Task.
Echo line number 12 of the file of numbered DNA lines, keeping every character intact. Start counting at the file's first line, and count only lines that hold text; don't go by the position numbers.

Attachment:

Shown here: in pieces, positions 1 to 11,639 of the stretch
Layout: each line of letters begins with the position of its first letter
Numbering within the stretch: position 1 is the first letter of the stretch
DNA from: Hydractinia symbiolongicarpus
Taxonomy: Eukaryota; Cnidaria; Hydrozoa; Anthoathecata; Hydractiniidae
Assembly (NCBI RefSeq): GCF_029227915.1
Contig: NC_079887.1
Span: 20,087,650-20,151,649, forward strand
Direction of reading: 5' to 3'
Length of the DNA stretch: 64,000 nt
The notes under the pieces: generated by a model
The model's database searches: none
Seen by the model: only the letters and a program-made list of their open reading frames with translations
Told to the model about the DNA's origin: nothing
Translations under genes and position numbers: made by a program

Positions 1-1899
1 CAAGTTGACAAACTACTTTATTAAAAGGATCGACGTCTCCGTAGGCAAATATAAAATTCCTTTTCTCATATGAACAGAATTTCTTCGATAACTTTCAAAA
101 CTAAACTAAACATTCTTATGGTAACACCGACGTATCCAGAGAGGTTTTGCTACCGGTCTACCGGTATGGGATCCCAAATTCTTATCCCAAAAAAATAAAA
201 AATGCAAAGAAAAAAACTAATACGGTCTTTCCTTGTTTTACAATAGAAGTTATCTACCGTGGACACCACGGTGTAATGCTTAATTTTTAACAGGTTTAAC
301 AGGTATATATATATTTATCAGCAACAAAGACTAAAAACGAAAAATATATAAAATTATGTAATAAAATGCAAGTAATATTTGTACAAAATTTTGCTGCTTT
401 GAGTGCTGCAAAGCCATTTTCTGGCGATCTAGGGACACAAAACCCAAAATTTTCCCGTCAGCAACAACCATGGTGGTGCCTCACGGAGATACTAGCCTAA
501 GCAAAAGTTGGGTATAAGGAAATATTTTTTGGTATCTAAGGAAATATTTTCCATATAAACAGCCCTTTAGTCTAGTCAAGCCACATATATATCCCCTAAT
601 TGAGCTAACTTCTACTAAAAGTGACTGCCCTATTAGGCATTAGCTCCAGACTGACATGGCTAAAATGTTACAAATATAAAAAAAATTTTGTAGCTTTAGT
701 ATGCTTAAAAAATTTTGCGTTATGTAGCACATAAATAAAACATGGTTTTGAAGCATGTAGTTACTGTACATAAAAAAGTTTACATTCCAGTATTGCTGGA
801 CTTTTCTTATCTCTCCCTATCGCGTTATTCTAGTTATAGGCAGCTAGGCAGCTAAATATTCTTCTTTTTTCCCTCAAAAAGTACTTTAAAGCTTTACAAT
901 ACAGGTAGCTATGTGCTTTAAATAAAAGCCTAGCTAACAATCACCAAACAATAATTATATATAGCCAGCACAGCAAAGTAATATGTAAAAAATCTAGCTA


The model's database searches: none